Hooded person holding a red card with digital
Have you ever been spied on? Or worse, maybe you have and don’t even know it.
Whether it’s the Peeping Tom lurking in the bushes or Big Brother monitoring our every move, the thought of being followed makes us uncomfortable (and a tad paranoid).
Privacy is important to us – both our physical and virtual privacy that is. Our online identities are extremely valuable, however, our ability to control who sees what is limited.
With more personal information being collected than ever before, people are seeking to secure and anonymise their data.
You may have heard of this thing called a VPN – Virtual Private Network? No doubt you won’t need much schooling on what a VPN is if you are: a) a regular torrent user or b) a sports enthusiast trying to watch the latest game behind a region-restricted pay wall.
But now that mobile phones are essentially mobile computers, millions of users worldwide are turning to mobile VPN apps to hide their browsing activity, access region-restricted content and ensure their data is secure when using public Wi-Fi networks.
We recently published a report with the University of New South Wales and the University of Berkeley has revealed that these apps are not as secure as they make out to be.
The first analysis of its kind, the report looked at 283 Android VPN apps, investigating a wide range of security and privacy features.
Alarmingly, the report uncovered that not only did 18 per cent of the apps fail to encrypt users’ traffic but 38 per cent injected malware or malvertising – software designed to damage or gain access to the users’ information. The very reason users install these apps – to protect their data – is the very function they are not performing and these apps have been installed by tens of millions of users.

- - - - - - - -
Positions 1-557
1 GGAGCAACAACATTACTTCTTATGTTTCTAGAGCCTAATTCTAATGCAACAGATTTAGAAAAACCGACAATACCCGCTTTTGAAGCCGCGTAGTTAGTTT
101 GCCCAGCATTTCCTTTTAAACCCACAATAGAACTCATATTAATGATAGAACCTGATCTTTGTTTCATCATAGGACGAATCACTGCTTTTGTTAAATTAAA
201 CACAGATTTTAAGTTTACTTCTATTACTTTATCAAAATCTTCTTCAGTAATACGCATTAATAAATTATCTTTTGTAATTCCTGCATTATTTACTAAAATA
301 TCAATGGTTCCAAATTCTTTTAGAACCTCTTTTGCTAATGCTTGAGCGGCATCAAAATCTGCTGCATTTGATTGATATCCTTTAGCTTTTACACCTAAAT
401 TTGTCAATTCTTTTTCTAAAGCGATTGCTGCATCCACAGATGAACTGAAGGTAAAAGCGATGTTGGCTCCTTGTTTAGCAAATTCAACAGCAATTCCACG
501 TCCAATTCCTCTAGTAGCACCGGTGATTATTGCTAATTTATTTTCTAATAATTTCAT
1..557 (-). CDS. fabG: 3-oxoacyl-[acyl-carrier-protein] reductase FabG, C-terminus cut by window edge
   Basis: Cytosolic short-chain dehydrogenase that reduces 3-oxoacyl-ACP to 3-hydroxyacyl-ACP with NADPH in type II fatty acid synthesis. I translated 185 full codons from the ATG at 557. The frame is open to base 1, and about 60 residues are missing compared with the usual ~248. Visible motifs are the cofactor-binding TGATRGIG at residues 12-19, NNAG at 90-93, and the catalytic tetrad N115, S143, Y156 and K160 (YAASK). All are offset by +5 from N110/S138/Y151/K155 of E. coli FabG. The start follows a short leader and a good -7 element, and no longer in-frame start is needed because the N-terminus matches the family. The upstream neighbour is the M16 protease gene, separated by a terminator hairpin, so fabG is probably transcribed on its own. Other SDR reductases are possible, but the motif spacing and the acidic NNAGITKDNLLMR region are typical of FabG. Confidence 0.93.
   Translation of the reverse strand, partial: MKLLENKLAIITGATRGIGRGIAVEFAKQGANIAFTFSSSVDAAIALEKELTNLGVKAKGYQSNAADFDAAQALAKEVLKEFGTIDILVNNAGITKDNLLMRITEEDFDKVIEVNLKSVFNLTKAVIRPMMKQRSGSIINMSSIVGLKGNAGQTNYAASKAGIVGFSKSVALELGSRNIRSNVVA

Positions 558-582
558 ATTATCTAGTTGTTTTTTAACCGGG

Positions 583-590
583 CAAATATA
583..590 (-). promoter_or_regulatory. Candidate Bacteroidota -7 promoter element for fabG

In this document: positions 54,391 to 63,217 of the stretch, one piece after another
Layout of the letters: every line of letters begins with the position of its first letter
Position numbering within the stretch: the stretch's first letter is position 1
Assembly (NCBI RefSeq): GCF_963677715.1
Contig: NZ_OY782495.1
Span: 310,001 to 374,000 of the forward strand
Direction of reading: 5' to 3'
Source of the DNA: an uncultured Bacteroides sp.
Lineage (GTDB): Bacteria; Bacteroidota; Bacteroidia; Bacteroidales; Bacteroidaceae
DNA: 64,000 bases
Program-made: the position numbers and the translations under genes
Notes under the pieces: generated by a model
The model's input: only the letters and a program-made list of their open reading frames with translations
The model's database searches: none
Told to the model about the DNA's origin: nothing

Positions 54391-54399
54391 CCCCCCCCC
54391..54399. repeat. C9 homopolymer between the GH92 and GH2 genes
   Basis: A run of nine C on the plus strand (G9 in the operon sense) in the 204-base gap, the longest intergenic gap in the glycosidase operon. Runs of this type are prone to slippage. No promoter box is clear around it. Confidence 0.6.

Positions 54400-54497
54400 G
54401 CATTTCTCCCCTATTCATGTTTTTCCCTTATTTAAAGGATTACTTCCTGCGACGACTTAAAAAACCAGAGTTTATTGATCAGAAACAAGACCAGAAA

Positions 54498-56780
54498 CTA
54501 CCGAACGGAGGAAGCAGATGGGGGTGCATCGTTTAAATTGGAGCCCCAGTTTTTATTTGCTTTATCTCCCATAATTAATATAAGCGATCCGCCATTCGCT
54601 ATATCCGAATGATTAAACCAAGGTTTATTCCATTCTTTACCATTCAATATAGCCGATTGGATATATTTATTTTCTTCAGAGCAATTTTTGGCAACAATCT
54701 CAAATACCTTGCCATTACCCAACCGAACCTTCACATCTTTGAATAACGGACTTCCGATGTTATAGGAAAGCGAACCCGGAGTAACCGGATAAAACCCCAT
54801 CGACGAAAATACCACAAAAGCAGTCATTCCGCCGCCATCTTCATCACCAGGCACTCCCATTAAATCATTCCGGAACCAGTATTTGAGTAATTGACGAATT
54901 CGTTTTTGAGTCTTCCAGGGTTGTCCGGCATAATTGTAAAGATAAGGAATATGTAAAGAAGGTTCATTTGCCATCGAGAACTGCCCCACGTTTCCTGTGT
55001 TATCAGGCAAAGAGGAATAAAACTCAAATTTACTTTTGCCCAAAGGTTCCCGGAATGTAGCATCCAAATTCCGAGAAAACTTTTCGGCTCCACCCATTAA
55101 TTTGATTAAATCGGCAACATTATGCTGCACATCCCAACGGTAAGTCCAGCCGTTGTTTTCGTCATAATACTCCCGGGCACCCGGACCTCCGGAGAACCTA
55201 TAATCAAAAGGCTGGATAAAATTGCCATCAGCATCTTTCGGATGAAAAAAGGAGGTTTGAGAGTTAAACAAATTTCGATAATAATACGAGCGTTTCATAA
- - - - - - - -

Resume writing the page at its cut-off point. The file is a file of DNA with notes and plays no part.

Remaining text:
And what’s more, the report found that over 80 per cent of apps requested to access sensitive data such as user accounts and text messages.
While most of the examined apps offer (some form of) online anonymity, some app developers deliberately sought to collect personal user information that could then be sold on to external partners.
Ironically, the report found that less than 1 percent of users had any security or privacy concerns about these apps.
Our Professor and Senior Principal Researcher in Online Privacy and Security, Dali Kaafar explained that the findings of the study were shared with developers whose apps displayed security shortcomings.
“Several of them [app developers] took actions to fix the identified vulnerabilities. Some apps were even removed from the Google Play Store,” said Mr Kaafar.
Mr Kaafar encourages users to shop around, compare functionality and read app reviews before signing up to a particular VPN app to avoid falling for the illusion of privacy that some of these apps offer.
“Always pay attention to the permissions requested by apps that you download. This study shows that VPN app users, in particular, should take the time to learn about how serious the issues with these apps are and the significant risks they are taking using these services.”
Read the full report here.